Green Plants, Cleaner Air

Green plants can help you breathe a little easier indoors. Living in an energy efficient home can have unintended side effects like reduced air flow and ventilation. That means the toxic chemicals in your cleaning products, laundry detergents, air freshener all stay trapped inside your home. Add in items like furniture, carpeting, vinyl flooring, and synthetic building materials all of which can off-gas chemicals and your house can quickly become more polluted indoors than you think!

Houseplants are a quick and decorative way to absorb a few of the harmful toxins from the air, especially in small, enclosed spaces with little air flow. They don’t have the horsepower of a mechanical ventilation system or an air purifier and won’t do the heavy lifting but they are natural, inexpensive, and can even help improve your mood and productivity, enhance concentration, and reduce stress!  Note:  You need more than 1-2 plants to have any measurable impact…so buy in bulk!

What chemicals will they tackle?  Plants will differ in what they absorb so having a variety is best. But most are effective on formaldehyde, xylene, toluene, benzene, and carbon monoxide. Certain plants can also absorb trichloroethylene, ammonia, and chloroform.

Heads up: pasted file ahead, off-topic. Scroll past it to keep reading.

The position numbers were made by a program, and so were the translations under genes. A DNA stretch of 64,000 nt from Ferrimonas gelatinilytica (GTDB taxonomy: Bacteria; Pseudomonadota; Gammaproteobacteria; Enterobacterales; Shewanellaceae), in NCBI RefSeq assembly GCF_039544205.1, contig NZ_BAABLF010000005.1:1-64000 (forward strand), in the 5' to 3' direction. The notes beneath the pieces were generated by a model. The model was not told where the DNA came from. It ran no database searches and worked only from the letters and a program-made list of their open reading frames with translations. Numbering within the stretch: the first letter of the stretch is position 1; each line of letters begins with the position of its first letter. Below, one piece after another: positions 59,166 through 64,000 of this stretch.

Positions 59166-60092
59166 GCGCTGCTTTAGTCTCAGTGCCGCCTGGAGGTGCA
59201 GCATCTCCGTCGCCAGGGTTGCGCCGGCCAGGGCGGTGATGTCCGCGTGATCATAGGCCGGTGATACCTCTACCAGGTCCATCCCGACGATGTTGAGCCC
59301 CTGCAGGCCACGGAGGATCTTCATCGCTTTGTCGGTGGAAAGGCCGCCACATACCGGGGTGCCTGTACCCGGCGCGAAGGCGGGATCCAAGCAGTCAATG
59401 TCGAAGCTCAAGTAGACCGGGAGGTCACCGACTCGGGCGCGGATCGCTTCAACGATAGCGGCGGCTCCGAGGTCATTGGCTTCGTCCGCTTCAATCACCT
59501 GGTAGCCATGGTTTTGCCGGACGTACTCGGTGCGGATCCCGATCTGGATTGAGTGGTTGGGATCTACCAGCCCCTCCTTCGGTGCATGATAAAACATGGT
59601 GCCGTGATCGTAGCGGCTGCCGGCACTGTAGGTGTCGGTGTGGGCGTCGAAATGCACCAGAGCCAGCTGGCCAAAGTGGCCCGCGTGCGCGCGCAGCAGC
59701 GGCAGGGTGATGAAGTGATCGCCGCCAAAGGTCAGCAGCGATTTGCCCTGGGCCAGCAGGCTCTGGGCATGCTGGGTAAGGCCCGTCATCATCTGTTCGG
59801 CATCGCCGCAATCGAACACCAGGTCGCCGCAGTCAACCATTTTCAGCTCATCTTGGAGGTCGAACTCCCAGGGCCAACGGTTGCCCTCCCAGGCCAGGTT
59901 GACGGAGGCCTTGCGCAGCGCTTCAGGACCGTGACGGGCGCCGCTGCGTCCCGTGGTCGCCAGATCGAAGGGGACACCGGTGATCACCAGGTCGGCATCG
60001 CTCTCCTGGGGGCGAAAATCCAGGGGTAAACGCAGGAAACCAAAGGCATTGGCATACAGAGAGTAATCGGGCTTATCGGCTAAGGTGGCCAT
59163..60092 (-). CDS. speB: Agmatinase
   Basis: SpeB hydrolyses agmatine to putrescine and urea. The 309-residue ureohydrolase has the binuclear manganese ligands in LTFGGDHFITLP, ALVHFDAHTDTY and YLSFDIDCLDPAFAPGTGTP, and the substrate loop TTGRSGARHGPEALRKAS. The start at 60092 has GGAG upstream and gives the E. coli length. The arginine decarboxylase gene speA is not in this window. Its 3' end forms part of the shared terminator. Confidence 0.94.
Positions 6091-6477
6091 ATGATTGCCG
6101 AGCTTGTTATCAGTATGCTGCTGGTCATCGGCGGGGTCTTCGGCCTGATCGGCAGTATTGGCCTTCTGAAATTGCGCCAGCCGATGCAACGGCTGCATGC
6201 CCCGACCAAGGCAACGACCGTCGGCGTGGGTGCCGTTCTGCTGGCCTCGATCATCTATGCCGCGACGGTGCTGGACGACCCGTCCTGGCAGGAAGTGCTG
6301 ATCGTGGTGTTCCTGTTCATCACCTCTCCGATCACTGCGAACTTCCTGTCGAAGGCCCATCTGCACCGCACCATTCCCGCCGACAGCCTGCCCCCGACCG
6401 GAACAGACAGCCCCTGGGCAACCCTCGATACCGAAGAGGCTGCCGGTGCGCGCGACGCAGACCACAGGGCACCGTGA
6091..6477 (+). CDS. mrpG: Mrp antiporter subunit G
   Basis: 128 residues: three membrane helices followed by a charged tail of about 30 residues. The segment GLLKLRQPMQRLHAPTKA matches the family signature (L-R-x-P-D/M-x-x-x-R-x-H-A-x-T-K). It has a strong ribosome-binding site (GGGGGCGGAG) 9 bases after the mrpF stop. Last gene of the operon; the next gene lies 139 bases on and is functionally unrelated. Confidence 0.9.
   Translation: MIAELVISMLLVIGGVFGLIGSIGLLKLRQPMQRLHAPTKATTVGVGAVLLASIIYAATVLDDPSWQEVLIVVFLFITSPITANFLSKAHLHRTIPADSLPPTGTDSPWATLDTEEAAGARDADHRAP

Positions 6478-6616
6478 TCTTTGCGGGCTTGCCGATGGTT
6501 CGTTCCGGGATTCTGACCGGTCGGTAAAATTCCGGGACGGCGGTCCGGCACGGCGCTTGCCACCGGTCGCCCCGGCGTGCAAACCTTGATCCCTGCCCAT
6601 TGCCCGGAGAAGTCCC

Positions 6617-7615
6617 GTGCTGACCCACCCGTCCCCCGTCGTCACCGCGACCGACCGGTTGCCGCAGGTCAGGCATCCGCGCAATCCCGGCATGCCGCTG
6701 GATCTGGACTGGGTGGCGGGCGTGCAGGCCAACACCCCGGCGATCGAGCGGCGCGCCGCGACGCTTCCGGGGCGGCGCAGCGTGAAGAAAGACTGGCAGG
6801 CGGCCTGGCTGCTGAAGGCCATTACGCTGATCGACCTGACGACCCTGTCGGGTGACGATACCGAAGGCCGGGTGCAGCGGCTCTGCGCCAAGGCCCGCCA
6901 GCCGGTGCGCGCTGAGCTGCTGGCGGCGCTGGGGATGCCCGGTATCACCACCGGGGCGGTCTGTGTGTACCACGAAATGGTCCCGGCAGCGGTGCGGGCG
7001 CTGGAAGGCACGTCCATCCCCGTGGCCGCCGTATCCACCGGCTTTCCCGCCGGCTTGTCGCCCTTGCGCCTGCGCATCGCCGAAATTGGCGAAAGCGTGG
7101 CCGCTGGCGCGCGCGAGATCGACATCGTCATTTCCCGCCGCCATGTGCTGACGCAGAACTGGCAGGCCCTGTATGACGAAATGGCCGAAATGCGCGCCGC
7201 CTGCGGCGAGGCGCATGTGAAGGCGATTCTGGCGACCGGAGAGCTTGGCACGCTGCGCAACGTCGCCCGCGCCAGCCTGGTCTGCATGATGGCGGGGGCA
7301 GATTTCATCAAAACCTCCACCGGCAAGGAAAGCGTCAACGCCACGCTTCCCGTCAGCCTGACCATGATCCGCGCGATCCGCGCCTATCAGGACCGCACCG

Which plants are best?  There are lots of plants that will do the job but you will have to do a little legwork to figure out which will thrive in your home by understanding your indoor environment (warm/cool, sunny/shady, humid/dry) and how much attention you want to give them.

Here are  9 that are commonly recommended and easy to care for:

Chrysanthemums, Devil’s Ivy (Golden Pothos), Areca Palms, and Chinese evergreen are also good choices.

Two Cautions:

  1. Many air purifying plants are toxic to cats and dogs – so if you have pets that are prone to nibble at leaves, be sure to choose non-toxic options. (the ASPCA has an excellent online resource –
  2. Indoor plants can also affect humidity and promote mold growth. Don’t over water and make sure water drains into a pan or tray where it can be removed easily. Covering the top of the soil with Spanish moss or aquarium gravel can also help minimize mold.

While we love houseplants — they WILL NOT do a complete job of removing toxins from your indoor air. Make sure your home is properly ventilated and switch to non-toxic, fragrance-free cleaning and laundry products and skipping any and all air fresheners – it is the best way to reduce your home’s indoor chemical load and your family’s exposure!


Dana Sundblad
Dana Sundblad
Dana is a seasoned marketing and communications professional with over 20 years experience helping companies achieve awareness and financial goals in consumer, technology, and non-profit industries. Most recently she was Director of Communications at Castilleja School and began her career in brand marketing with Clorox. She received her MBA from Harvard University and BA from Wellesley College.
Ready to Improve the Health of your Home?

Our clear customized report helps you understand your home and take action.

Related Articles


Our guide on indoor quality will help you diagnose possible issues and implement intelligent solutions to improve the quality of the air inside your home.

Related Articles